Ralph M. Parsons
By all accounts, Ralph Parsons was not the best student nor was he the best engineer. But during his life, he would evolve from being a fisherman’s son on Long Island to founder and leader of one of the world’s largest and most influential engineering and construction companies.
At just 13, he helped his older brother open a machine shop in Amagansett, Long Island. Instead of finishing high school, he earned a two-year degree in machine design and then joined the Navy for training and experience in aeronautical engineering.
Mr. Parsons’ secret, a friend and colleague said long after he died, was “good luck . . . the proper perception of people . . . and a good feel for the future of business.”
By the time Mr. Parsons died in 1974 at age 78, the firm he founded around the end of World War II had completed a list of projects that reads like a history of industrial and urban development in the 20th Century. It built scores of major projects in more than 30 countries: oil and natural gas facilities, shipyards, power plants, irrigation and water development projects, metal and mineral mines and processing plants, airports, subway and rail lines, sewerage systems, NASA facilities and more.
Along the way, Mr. Parsons worked many 15-hour days, traveled the globe, married twice but had no children, owned two of the largest private yachts ever built, and became a talented photographer.
In his 20s and 30s, Mr. Parsons continued to learn engineering and business skills, and partnered with leading engineers, including Stephen D. Bechtel, who later became his chief competitor in the industry, and John A. McCone, later head of the Central Intelligence Agency. In 1944, Mr. Parsons decided to develop his own business, hiring six top engineers. The firm quickly earned international acclaim. Mr. Parsons said that his ability to hire and retain good people was key.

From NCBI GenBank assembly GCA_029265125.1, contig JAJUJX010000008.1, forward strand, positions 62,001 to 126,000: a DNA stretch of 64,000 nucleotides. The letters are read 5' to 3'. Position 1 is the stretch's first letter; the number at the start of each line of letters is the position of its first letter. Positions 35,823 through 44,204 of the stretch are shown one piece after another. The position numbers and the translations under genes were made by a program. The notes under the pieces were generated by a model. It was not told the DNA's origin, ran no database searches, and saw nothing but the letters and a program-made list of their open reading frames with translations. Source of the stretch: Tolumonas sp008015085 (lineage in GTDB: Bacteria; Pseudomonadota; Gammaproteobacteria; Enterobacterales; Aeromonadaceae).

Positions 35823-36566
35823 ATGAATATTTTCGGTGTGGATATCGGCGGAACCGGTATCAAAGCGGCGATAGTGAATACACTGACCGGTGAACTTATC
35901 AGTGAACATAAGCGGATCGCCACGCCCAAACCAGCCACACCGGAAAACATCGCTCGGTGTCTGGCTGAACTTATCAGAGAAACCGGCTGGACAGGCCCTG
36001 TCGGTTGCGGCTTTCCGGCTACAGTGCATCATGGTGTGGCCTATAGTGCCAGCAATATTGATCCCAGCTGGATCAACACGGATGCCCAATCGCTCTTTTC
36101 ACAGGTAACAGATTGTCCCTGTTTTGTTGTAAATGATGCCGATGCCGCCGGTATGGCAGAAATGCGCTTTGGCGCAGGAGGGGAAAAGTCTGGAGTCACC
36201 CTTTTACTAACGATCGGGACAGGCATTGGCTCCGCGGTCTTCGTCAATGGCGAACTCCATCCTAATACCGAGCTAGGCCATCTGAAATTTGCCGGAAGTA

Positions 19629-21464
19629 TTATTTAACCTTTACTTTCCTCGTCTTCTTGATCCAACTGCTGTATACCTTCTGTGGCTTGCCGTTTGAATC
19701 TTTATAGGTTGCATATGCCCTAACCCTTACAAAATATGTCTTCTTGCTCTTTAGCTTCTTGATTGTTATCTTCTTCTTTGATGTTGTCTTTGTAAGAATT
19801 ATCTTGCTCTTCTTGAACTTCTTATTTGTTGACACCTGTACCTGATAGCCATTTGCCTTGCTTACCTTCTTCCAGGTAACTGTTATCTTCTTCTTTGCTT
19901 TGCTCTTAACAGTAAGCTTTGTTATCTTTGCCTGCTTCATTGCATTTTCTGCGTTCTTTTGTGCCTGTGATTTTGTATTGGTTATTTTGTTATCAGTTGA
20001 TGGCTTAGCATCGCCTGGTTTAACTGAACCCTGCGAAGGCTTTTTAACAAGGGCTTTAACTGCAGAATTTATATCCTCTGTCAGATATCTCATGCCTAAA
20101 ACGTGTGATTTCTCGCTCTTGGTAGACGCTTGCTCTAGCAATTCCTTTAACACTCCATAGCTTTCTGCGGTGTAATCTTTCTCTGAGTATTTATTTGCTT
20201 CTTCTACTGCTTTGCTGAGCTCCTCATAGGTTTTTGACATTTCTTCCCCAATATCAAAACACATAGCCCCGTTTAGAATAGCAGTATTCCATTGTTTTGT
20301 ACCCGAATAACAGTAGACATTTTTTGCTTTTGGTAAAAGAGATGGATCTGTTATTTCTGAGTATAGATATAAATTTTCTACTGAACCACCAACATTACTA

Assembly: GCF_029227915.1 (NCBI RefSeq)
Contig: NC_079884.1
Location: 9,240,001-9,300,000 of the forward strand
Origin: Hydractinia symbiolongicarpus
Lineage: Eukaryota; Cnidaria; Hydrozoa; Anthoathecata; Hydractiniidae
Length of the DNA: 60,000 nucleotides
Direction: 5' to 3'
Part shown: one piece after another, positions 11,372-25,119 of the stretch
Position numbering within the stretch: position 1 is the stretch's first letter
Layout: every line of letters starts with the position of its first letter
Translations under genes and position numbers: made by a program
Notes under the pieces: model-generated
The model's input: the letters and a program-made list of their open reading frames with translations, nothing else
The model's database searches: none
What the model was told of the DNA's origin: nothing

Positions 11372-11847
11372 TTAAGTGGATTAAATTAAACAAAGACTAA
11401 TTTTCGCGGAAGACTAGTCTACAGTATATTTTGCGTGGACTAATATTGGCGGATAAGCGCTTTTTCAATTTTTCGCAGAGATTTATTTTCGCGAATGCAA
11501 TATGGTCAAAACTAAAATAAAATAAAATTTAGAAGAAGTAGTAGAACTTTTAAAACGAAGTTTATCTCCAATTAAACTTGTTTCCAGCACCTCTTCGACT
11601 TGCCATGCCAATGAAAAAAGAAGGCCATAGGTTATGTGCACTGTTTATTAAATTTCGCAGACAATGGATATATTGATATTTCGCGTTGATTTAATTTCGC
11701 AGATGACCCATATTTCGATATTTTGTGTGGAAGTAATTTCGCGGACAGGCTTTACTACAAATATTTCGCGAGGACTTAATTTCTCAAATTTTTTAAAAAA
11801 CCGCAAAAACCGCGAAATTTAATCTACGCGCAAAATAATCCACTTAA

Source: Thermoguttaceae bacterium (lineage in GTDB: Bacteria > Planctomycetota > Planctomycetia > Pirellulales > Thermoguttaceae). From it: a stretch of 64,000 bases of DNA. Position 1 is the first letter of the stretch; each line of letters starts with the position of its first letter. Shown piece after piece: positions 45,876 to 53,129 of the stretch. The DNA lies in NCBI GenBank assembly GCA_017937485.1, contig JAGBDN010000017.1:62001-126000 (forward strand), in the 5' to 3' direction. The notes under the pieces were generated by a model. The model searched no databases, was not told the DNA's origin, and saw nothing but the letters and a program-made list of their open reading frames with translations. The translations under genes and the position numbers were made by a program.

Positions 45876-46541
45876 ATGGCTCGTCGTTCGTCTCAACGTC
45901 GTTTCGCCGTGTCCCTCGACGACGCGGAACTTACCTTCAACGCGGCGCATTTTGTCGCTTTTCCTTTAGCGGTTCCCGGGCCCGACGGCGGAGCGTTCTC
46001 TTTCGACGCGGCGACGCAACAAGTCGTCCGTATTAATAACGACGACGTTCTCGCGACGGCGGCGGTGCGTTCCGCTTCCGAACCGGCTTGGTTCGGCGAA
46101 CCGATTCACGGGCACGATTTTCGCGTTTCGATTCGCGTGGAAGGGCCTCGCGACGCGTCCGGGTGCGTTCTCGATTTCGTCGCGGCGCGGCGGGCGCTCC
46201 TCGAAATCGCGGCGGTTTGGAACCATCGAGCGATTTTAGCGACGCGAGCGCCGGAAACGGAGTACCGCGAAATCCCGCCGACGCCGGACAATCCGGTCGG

Later, the writer of an authorized company history observed: “When something went wrong, he said what he thought and that was the end of it. He never belabored a point or held it against you if you were not deliberately at fault. He judged you on your overall performance.”
Certainly, Ralph Parsons led a remarkable life. He moved easily in government and industry circles, but he was also respected for his honesty and for being an “all-around guy.”
In 1961, he founded The Ralph M. Parsons Foundation as the charitable giving arm of his company. On his death, he left the Foundation 600,000 shares of Parsons Company stock and $4 million in cash. In 1976, two years after he died, the foundation became fully independent of the company, with which it now shares only Mr. Parsons’ name. The Foundation has no financial interest in the company. In 1978, the Foundation made another transition from giving to just a few designated recipients to inauguration of a multidisciplinary grantmaking program. That program continues today.
The Foundation leads the philanthropic community in Southern California. The legacy of Ralph Parsons continues.